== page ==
Boca Radiology Group

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Musculoskeletal Cases

MR Arthrography
Articular Cartilage
Foot & Ankle
Rheumatologic MRI
3D Helical CT


The most commonly seen shoulder abnormality at MRI are rotator cuff tears. The arrows in this case, reveal fluid within a large gap where the supraspinatus tendon has completely torn.

MRI arthrography

MR Arthrography is the most accurate method of depicting intra-articular anatomy and pathology, especially in the shoulder and elbow. MR Arthrography allows unparalleled evaluation of capsuloligamentous structures, small chondral defects, and loose bodies, and is particularly useful in young, competitive athletes whose lifestyle depends on accurate diagnosis. Under fluoroscopic guidance, a radiologist inserts a small needle into the joint. Contrast material is then infused to distend the joint, allowing exquisite evaluation of ligament, tendon, and capsular anatomy. Most commonly, MR Arthrography is performed in the shoulder, as it is the most accurate method of characterizing fibrocollagenous labral tears.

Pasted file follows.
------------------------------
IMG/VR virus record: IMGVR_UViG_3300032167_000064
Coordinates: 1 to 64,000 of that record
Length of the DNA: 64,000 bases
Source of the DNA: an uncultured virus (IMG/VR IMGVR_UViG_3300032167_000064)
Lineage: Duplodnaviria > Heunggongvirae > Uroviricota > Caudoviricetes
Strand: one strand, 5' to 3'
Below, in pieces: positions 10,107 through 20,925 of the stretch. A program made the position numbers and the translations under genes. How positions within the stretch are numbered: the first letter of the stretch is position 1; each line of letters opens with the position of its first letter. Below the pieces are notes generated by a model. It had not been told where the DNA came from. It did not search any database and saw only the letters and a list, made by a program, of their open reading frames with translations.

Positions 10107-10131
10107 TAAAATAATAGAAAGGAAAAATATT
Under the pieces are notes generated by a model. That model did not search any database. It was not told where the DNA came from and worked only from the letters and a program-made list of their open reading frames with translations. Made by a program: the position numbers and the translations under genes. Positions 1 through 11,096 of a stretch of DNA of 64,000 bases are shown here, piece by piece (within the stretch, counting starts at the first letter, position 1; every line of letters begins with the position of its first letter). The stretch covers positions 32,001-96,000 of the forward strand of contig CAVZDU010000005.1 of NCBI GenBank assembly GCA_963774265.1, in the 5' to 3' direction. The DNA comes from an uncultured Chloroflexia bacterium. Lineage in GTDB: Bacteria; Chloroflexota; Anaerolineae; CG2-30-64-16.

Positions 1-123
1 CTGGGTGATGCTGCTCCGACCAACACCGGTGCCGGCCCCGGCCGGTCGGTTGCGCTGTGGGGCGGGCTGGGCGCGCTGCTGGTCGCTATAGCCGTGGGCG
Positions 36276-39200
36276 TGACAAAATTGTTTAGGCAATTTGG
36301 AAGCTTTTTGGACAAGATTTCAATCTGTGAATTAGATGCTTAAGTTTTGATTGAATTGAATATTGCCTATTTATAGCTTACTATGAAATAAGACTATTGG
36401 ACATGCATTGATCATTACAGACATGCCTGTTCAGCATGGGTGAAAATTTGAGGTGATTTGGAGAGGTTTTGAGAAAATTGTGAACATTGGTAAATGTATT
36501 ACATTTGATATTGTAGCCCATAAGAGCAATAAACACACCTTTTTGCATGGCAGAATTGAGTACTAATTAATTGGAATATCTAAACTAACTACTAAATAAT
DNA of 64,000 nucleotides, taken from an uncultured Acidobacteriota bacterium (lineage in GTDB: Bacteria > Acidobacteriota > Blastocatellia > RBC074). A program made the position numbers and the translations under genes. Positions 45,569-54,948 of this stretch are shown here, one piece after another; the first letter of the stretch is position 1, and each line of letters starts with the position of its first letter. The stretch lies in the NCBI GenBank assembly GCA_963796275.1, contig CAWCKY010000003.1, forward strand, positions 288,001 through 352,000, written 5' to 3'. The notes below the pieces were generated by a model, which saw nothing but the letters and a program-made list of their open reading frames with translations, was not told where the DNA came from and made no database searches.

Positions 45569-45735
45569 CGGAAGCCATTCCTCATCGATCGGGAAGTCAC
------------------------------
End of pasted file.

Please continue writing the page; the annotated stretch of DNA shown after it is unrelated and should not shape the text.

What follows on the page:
Case 1: 20 year old male with shoulder instability. Perthes lesion (Bankart variant). Roll mouse over figures to reveal arrows.

Axial images in neutral position (above) reveals Hill Sachs defect (red arrow, left) and subtle abnormality of the anteroinferior labroligamentous complex (yellow arrows)

ABER image reveals avulsion of the anterior labrum from the glenoid rim. The labrum remains partially attached to the scapula by an intact, but medially stripped scapular periosteum (yellow arrow).
Findings are characteristic of a Perthes lesion, which may require probing to detect arthroscopically.

Sagittal image reveals contrast imbibing into the anterior labral tear (yellow arrow). Note also a tear of the posterior labrum (red arrow)